Re-thinking the green imperative

  • Share on Facebook
  • Share on Twitter
  • Share on Linkedin
  • Share on Pinterest
  • Share on Blogger
The ability of a port to integrate environmentally friendly methods in port activities, operations and management is critical to its future success and there is a need to delve into the finer aspects of existing green ports and their stake towards building a sustainable future. Lionel Alva...
A green port aims to utilise efficiently its resources, to reduce the negative impact on regional environment, to raise the environment management level and improve the quality of the natural surroundings of the port area. The concept of the green port includes the idea of protecting the environment and its entire infrastructure works, in the sustainable development policies that it follows, and in all the activities and operations conducted in the area. Working towards sustainability The overall idea and research interest related with the development of sustainable port infrastructure evolved around the core requirements of continuous reduction of negative environmental impacts without jeopardising economic growth. There are plenty of measures that can be taken to establish an ecological port, such as enforcing policies that reduce air emissions, or to design properly the landscape of the port in order to include trees which absorb noise and diminish pollution. David Huck, Port Director, Port of Liverpool informs, “This year we’re investing in AutoGates and a new vehicle booking system for our Liverpool container terminals. These will help to keep the traffic flowing and therefore reduce carbon emissions.” Other measures include the use of renewable energy for the port operations and activities, or to enforce sustainable practices, such as recycling and reusing these materials. Ports also have taken initiatives to reward environmentally friendly vessels. “Very long lay times in port of cargo and cruise ships sometimes mean that such vessels are largely responsible for emissions in the port. Since the two existing cruise terminals are located so close to residential areas, it is here that a reduction in emissions will be sought more swiftly than in the remainder of the port,” observes Axel Mattern, Member of the Executive Board of Port of Hamburg Marketing. The overall idea and research related interest with sustainable port infrastructure has evolved around the core requirements of continuous reduction of negative environment impacts without jeopardising economic growth. Energy efficiency in ports is largely linked to investments in new equipment. Huck adds, “We’ve invested in new diesel electric straddle carriers and terminal tractors, so cutting emissions from our own vehicles. Our systems are electric and our lighting is energy efficient. Finally, we control our fleet through global positioning radio system(GPRS), resulting in more efficient movements.” Ostensibly, proper analysis of the energy consumption brings additional information in ordinary business cycle from which stakeholders can obtain more reliable and accurate information about company’s general performance and efficiency, not only regarding energy efficiency but also from the operational and cost perspectives. The growth of trade activities and need for competiveness on the global market are forcing ports around the world to systematically and continually assess all possibilities for the optimisation and related costs reduction. Conquently, a port which embarks on resource protection won’t lose its competitive edge – on the contrary, it can even become more attractive. Building a viable future According to the and environmental planning for sustainable urban development report on sustainable principles, ports have to form their policies and establish an efficient system for monitoring energy and water consumption, including indicators of urban environment quality (air quality, water, energy, and water use). This highlights the fact that effective adaptation solutions are not just about physical layouts and engineering projects, but also about the need to fundamentally transform the current management and planning practices of ports. The implementation of the green port concept in any organisation implies the adoption of a new style of management, thus allowing the company to establish their objectives, commitments and responsibilities to the society and the environment, developing the port activity under well-defined environmental requirements which reduce the negative impacts of port activities. The future competitiveness of ports will also depend on their capacity to integrate themselves into the transport routes and this capacity will in turn depend on the added value with which the port can provide the client. Sustainable transformation of ports has to be based on their own strategy, developed through process of learning from own experiences and previously executed successful programmes and projects in a broader environment.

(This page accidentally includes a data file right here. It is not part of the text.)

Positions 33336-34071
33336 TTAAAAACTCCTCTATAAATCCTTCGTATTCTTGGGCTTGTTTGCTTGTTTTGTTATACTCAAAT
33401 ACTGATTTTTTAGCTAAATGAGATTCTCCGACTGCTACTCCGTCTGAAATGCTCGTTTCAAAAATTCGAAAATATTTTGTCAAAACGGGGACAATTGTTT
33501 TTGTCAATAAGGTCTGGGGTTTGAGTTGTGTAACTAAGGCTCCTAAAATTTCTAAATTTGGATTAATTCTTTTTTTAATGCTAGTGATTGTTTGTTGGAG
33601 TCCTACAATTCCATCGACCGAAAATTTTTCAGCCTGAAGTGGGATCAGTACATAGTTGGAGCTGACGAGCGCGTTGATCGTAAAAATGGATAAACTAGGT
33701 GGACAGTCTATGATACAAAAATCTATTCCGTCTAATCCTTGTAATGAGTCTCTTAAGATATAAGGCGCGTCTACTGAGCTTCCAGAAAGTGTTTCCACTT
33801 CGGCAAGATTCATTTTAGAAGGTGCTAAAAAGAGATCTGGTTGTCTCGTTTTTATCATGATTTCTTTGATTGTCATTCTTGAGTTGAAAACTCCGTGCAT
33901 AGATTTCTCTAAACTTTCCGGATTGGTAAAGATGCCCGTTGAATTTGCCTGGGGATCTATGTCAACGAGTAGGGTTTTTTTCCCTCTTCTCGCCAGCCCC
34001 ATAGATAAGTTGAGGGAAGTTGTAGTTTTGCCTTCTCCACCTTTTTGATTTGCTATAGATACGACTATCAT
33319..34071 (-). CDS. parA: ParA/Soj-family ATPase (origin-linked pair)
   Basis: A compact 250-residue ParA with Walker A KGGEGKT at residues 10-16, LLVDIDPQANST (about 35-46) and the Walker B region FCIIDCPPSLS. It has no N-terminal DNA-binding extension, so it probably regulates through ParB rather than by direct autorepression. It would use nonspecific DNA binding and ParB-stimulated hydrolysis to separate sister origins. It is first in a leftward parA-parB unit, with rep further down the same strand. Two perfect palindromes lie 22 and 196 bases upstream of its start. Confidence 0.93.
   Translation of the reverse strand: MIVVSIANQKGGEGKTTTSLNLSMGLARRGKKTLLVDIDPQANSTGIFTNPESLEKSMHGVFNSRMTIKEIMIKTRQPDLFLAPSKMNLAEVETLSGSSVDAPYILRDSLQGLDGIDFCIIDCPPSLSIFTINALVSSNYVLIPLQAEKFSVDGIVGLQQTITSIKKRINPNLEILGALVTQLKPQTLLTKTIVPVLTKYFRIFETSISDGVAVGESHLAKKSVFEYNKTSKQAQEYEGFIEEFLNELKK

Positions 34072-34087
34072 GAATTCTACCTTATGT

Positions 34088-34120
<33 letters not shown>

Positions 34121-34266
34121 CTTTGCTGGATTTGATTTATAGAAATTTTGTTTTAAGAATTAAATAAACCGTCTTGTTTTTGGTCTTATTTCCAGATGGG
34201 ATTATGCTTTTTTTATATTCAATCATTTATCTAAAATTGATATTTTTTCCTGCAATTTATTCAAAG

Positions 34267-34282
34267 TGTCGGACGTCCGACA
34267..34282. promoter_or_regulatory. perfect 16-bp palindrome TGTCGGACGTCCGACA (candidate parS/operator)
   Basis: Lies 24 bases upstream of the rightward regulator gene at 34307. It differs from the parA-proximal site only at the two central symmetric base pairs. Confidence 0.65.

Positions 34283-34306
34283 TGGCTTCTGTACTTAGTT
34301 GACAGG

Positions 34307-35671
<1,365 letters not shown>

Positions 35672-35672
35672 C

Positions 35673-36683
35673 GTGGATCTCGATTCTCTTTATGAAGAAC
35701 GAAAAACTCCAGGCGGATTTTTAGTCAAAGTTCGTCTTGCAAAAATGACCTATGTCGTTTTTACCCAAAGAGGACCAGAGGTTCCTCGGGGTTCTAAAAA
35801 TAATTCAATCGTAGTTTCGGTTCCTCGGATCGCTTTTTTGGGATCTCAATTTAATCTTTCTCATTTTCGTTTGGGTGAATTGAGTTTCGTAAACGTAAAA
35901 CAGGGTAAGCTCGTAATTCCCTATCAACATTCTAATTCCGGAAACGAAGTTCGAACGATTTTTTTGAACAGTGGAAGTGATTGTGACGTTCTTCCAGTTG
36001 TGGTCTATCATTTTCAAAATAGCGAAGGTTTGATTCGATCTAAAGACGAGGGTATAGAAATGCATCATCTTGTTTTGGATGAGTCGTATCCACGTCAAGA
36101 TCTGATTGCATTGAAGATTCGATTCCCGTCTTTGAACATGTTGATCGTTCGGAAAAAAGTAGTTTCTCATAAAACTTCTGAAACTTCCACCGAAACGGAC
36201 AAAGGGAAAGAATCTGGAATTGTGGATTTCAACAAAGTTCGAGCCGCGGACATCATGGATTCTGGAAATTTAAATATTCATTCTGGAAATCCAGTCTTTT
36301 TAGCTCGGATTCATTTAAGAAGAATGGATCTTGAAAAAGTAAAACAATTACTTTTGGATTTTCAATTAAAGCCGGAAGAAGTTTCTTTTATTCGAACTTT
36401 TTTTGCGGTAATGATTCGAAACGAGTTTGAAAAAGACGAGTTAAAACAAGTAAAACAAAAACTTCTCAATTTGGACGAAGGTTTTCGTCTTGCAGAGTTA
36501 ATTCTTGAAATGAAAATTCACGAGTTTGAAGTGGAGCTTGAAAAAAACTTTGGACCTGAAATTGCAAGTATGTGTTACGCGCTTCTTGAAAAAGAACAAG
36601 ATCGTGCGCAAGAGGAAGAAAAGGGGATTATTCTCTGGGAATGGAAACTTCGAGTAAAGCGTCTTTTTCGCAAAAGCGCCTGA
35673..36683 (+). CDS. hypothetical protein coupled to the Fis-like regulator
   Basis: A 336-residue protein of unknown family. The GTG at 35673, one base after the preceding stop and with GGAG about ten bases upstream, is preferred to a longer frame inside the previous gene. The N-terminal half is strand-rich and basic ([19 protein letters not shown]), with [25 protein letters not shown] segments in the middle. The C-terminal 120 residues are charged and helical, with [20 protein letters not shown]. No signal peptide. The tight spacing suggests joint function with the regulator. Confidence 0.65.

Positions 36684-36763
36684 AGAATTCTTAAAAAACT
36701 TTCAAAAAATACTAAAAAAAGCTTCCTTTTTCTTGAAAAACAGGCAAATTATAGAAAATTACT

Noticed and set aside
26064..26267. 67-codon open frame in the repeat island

• Share on Facebook
  • Share on Twitter
  • Share on Linkedin
  • Share on Pinterest
  • Share on Blogger